Impruneta, passaggio del fronte.
Impruneta, passaggio del fronte.
A couple of weekends ago, I had the pleasure of visiting a famous villa in Fiesole, the Villa Saliviati.
Of course the villa has its own (gorgeous) chapel; here is a detail of the ceiling:
And the villa also has a grotto:
There is a lot of interesting interior detailing:
In the 14th century, the castle of the Montegonzi was built on this property land already belonged to the Del Palagio. In 1445, Arcangelo Montegonzi sold it to Alamanno Salviati , the man who introduced the cultivation of salamanna and jasmine grapesin Tuscany.
Alamanno commissioned Mielcozzian workers to reduce the castle to a villa, with a garden and woods . In 1490, the nephews of Alamanno, dividing their uncle’s assets, and gave the villa to Jacopo, who was related to Lorenzo de ‘Medici.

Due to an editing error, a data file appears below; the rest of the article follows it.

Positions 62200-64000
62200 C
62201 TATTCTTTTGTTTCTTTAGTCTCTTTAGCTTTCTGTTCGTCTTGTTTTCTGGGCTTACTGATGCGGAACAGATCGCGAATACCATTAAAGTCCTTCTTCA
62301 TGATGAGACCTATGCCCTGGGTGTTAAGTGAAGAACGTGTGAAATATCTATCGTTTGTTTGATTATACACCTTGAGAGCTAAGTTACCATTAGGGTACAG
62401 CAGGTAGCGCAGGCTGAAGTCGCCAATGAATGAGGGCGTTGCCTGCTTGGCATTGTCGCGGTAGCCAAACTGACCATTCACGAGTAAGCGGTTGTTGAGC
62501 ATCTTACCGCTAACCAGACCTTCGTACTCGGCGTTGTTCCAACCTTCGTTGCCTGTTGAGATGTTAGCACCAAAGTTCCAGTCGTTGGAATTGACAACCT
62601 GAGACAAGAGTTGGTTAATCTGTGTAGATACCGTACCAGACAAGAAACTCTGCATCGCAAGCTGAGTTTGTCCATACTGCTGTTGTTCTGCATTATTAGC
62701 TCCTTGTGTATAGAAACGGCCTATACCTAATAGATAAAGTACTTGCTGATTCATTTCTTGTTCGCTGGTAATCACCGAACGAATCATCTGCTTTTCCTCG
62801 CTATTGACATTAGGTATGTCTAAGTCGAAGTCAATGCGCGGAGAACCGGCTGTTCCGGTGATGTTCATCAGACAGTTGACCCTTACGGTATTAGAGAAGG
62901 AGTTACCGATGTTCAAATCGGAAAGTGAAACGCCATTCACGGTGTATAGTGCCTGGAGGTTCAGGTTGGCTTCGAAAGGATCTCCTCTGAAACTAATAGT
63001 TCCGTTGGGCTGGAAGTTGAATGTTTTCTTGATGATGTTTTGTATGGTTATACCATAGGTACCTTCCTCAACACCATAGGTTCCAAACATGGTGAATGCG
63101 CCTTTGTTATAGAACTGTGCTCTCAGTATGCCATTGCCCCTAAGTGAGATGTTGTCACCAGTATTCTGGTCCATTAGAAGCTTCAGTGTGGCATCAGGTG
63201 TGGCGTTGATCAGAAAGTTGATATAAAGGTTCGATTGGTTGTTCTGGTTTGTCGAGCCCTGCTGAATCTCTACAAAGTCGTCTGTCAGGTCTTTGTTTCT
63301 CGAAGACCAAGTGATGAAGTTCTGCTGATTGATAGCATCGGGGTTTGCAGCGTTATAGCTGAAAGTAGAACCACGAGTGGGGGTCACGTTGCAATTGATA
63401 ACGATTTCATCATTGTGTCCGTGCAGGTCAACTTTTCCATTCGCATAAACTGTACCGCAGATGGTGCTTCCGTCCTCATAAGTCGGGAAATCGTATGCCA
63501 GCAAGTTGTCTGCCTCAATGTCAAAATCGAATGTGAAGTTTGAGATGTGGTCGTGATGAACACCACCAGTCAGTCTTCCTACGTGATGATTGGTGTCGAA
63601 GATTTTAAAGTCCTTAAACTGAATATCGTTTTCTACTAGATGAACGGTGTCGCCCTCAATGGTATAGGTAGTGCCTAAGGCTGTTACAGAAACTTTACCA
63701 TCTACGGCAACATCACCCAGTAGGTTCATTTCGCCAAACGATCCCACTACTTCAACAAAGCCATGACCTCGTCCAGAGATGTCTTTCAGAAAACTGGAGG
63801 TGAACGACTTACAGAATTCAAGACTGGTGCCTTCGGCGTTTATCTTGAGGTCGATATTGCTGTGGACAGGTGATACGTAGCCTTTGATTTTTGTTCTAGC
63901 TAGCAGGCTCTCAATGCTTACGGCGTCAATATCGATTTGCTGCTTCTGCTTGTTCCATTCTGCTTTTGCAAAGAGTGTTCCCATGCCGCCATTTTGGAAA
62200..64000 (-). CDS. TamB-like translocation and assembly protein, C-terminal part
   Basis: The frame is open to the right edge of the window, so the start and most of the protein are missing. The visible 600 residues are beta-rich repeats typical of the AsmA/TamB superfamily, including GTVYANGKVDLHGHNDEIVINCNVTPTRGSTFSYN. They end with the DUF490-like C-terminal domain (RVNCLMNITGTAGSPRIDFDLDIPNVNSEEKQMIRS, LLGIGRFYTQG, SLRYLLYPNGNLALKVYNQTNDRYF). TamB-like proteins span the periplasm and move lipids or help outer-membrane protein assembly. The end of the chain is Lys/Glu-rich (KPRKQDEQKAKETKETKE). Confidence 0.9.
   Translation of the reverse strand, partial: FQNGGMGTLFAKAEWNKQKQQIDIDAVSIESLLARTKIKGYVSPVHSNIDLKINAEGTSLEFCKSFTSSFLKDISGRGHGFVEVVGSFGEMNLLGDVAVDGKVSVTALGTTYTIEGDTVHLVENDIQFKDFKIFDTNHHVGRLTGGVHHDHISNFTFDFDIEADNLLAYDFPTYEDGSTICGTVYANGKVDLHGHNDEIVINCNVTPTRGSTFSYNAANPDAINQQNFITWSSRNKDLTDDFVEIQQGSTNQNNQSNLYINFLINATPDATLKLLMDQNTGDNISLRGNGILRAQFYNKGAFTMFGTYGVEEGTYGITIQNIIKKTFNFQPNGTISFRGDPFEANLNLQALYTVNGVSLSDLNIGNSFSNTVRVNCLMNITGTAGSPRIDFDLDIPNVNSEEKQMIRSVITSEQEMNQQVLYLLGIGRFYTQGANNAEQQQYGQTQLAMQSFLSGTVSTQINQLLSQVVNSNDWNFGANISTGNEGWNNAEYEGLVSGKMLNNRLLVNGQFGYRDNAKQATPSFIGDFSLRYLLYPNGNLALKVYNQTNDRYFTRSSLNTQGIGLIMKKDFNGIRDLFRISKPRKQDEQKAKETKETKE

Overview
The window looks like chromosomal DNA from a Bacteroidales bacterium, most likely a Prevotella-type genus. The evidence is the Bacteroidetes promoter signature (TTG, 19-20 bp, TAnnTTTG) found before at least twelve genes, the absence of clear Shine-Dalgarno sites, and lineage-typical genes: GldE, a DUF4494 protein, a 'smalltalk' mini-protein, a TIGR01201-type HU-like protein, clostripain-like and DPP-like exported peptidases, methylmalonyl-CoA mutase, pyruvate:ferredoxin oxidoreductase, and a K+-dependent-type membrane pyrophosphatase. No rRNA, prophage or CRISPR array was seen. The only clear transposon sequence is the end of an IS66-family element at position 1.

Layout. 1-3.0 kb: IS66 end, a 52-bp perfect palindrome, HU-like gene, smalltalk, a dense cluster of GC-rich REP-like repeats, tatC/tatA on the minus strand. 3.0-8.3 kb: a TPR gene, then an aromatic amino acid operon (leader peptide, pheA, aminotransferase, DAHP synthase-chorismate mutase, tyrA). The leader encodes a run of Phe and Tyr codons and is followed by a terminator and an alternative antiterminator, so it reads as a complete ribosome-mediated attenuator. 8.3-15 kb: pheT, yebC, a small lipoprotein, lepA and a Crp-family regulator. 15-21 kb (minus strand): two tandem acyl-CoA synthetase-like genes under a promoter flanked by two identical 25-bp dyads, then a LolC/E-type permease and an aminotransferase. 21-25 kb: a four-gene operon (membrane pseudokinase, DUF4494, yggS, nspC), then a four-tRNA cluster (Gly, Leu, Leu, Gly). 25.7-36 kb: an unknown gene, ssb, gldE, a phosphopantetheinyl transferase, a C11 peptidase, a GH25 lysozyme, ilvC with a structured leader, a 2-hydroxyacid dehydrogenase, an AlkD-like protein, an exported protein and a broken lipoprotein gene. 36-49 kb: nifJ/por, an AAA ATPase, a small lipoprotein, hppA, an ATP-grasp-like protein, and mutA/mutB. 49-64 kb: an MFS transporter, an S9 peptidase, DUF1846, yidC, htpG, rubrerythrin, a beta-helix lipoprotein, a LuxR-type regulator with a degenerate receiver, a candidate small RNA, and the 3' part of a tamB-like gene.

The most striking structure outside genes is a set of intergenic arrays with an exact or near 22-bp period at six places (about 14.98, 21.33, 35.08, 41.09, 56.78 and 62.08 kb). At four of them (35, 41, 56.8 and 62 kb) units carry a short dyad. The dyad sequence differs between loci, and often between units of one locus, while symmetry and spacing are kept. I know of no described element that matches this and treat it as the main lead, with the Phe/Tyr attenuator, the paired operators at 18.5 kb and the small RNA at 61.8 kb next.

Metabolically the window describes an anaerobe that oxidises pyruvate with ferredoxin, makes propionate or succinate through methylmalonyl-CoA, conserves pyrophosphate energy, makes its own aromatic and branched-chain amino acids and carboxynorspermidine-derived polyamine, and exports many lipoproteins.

Giovan Francesco Rustici also took part in the works. Between 1522 and 1526 he created for the villa a series of terracotta roundels with mythological subjects (such as Apollo and Marsyas or Jupiter and Bellerophon ).
In 1529, the house was sacked by the anti-cult faction and between 1568 and 1583 Alamanno di Jacopo Salviati and his son Jacopo further enlarged and embellished the villa, with the gardens ( 1570 – 1579 ) and the buildings that border the northern border and create a scenic backdrop connected to the villa.
New Year’s eve, 1638, was an event to remember. That evening, in this villa, the severed head of the lover of Caterina Canacci, was brought to the villa, hidden under the linen that the wife of Salviati, Veronica Cybo, sent him weekly.
During the WWII, the grotto was used as the post of an allied command: Lensi Orlandi recounted the memory of nocturnal visits of “kind and rich Florentine, often mature matrons”, who “crossed the threshold of those rooms to give honor to the admired winners” [2 ] .
In 2000 the monumental complex, together with its gardens, was purchased by the Italian Government to be destined for the European University Institute , which made it the seat of the Historical Archives of the European Union ; one can mention, among the various documents contained in them, the personal papers of the founding fathers, such as Alcide De Gasperi , Paul-Henri Spaak , Altiero Spinelli and Ernesto Rossi .